UNITED STATES PATENTS Number

Patent Citations
Cited PatentFiling datePublication dateApplicantTitle
US1961352 *Apr 15, 1931Jun 5, 1934Gen Motors CorpRear curtain light frame
US2189138 *Jun 3, 1938Feb 6, 1940Yellow Truck & Coach Mfg CompaRubber mounting
US2350430 *Aug 29, 1941Jun 6, 1944Nash Kelvinator CorpWindow molding
US2492566 *Apr 22, 1947Dec 27, 1949Gen Motors CorpConnector strip
US2497276 *Apr 3, 1946Feb 14, 1950Ford Motor CoWindow construction
GB100311A * Title not available
Referenced by
Citing PatentFiling datePublication dateApplicantTitle
US2736404 *Jun 19, 1952Feb 28, 1956Gen Motors CorpSealing strip
US2814525 *Jul 31, 1953Nov 26, 1957Chrysler CorpFlexible sealing strip for windows
US3441305 *Nov 23, 1966Apr 29, 1969Trammell Earl M JrResilient bumper strip
US3766697 *Sep 22, 1971Oct 23, 1973Standard Products CoRubber gasket with plastic molding insert
US3974613 *Oct 17, 1972Aug 17, 1976Criswell Homer CCurtain wall gasket
US4349994 *Nov 19, 1980Sep 21, 1982Aisin Seiki Kabushiki KaishaWeather strip assembly for vehicle window
US4904014 *Aug 26, 1988Feb 27, 1990General Motors CorporationDecorative trim molding assembly
US5553423 *Jan 17, 1995Sep 10, 1996Tokiwa Chemical Industries Co., Ltd.Molding for front glass for vehicles
US6052957 *Feb 4, 1997Apr 25, 2000Minnich; Walter W.Compressible insert
US6141854 *Jul 7, 1997Nov 7, 2000Decoma International Inc.Belt-line window molding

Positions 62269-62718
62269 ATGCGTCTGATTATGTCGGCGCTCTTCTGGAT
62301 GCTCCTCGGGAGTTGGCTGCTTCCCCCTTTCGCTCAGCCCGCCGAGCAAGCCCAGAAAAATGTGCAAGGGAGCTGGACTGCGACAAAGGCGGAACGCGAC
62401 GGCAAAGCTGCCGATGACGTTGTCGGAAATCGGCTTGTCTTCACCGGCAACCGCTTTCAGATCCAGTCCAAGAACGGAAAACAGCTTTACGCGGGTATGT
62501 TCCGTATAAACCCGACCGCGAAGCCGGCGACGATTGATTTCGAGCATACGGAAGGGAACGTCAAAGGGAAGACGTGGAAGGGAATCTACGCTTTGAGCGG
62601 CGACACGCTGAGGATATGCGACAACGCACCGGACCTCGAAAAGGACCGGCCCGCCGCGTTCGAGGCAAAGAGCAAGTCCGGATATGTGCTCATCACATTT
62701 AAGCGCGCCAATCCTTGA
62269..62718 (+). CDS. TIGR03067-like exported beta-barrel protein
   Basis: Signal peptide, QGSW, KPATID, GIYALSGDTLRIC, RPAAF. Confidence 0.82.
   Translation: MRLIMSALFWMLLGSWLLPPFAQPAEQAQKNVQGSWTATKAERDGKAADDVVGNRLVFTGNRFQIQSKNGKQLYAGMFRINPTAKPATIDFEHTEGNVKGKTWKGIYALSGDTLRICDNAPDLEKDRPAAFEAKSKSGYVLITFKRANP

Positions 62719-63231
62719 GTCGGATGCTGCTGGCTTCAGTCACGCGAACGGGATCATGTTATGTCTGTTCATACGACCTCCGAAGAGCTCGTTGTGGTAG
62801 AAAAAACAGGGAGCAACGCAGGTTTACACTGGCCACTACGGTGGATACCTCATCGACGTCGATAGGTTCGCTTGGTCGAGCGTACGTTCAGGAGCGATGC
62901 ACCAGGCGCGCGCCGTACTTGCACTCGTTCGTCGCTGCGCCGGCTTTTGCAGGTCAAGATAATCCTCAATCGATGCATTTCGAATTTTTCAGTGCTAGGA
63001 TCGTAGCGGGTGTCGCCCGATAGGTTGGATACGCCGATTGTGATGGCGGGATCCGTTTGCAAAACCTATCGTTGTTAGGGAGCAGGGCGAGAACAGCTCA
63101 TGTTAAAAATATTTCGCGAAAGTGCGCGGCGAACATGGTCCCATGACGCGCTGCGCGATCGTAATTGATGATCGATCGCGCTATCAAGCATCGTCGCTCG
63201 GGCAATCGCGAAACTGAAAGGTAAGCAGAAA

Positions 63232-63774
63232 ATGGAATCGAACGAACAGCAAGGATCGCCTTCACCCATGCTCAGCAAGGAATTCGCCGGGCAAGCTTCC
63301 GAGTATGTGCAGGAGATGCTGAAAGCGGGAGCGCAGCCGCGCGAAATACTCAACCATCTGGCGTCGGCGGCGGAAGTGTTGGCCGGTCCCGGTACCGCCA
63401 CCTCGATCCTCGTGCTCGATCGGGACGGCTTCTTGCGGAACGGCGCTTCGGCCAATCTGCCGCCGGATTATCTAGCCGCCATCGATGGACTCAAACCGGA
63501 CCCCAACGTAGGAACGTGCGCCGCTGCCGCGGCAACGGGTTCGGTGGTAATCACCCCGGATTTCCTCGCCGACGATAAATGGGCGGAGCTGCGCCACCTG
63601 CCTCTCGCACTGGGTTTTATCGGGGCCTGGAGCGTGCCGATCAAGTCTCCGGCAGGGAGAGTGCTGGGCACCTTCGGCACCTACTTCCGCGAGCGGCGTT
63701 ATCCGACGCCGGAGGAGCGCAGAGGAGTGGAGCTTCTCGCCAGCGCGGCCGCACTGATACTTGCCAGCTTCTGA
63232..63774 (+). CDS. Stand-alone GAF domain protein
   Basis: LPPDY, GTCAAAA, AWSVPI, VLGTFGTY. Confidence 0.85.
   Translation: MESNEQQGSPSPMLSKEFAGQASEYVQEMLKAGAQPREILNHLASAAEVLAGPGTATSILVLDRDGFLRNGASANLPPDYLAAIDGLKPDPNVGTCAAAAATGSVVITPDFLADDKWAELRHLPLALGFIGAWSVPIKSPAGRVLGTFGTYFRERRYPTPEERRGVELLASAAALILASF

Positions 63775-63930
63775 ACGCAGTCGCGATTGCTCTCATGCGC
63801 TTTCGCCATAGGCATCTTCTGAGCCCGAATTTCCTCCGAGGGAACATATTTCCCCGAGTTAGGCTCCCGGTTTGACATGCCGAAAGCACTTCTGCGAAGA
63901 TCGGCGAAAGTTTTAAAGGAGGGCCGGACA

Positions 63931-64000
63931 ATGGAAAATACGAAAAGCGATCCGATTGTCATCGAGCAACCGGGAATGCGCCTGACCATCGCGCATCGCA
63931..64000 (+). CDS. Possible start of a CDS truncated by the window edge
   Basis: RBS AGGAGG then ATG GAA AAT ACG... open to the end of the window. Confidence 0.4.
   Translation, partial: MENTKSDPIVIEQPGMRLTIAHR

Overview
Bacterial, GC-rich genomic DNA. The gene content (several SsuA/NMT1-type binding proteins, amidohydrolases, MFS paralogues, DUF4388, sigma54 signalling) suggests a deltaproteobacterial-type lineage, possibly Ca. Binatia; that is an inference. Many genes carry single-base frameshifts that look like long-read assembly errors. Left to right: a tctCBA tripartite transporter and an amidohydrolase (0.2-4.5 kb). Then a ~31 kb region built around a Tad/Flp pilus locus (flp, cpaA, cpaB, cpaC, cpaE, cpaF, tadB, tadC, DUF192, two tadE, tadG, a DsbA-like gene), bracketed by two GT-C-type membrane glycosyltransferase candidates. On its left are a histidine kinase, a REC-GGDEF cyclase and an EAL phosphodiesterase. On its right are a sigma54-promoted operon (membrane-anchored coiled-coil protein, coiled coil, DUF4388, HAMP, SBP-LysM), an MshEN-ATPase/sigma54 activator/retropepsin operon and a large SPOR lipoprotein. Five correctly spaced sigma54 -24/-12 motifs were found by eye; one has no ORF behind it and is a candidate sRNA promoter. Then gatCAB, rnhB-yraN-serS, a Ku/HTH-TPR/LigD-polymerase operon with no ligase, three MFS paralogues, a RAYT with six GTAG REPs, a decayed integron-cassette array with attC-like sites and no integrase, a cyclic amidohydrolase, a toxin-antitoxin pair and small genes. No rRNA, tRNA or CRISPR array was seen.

US6260254Jul 9, 1997Jul 17, 2001Decoma International Inc.Integrally formed B-pillar and belt-line window molding
US6546683 *Apr 19, 1999Apr 15, 2003Richard Fritz Gmbh & Co. KgWindow unit for mounting in a predefined opening of motor vehicles and such like
US6681526Apr 12, 2001Jan 27, 2004Decoma International Inc.Integrally formed B-pillar and belt-line window molding including snap-on cover member
US6742304Sep 18, 2000Jun 1, 2004Decoma International Inc.Belt-line window molding including snap-on cover member
US8656666 *Nov 29, 2010Feb 25, 2014Dura Automotive Body & Glass Systems GmbhTool holder and plate assembly and method for producing tool holder and plate assembly
US20090007511 *Nov 9, 2006Jan 8, 2009Richard Fritz Gmbh+ Co. KgWindow Unit Having Decorative Strip Mounted Thereon
US20110138716 *Nov 29, 2010Jun 16, 2011Martin SchulteTool holder and plate assembly and method for producing tool holder and plate assembly
Classifications
U.S. Classification52/204.597, 52/716.8
International ClassificationB60J10/02, B60J10/00
Cooperative ClassificationB60J10/0082, B60J10/02, B60J10/0051
European ClassificationB60J10/02, B60J10/00G3B, B60J10/00D7B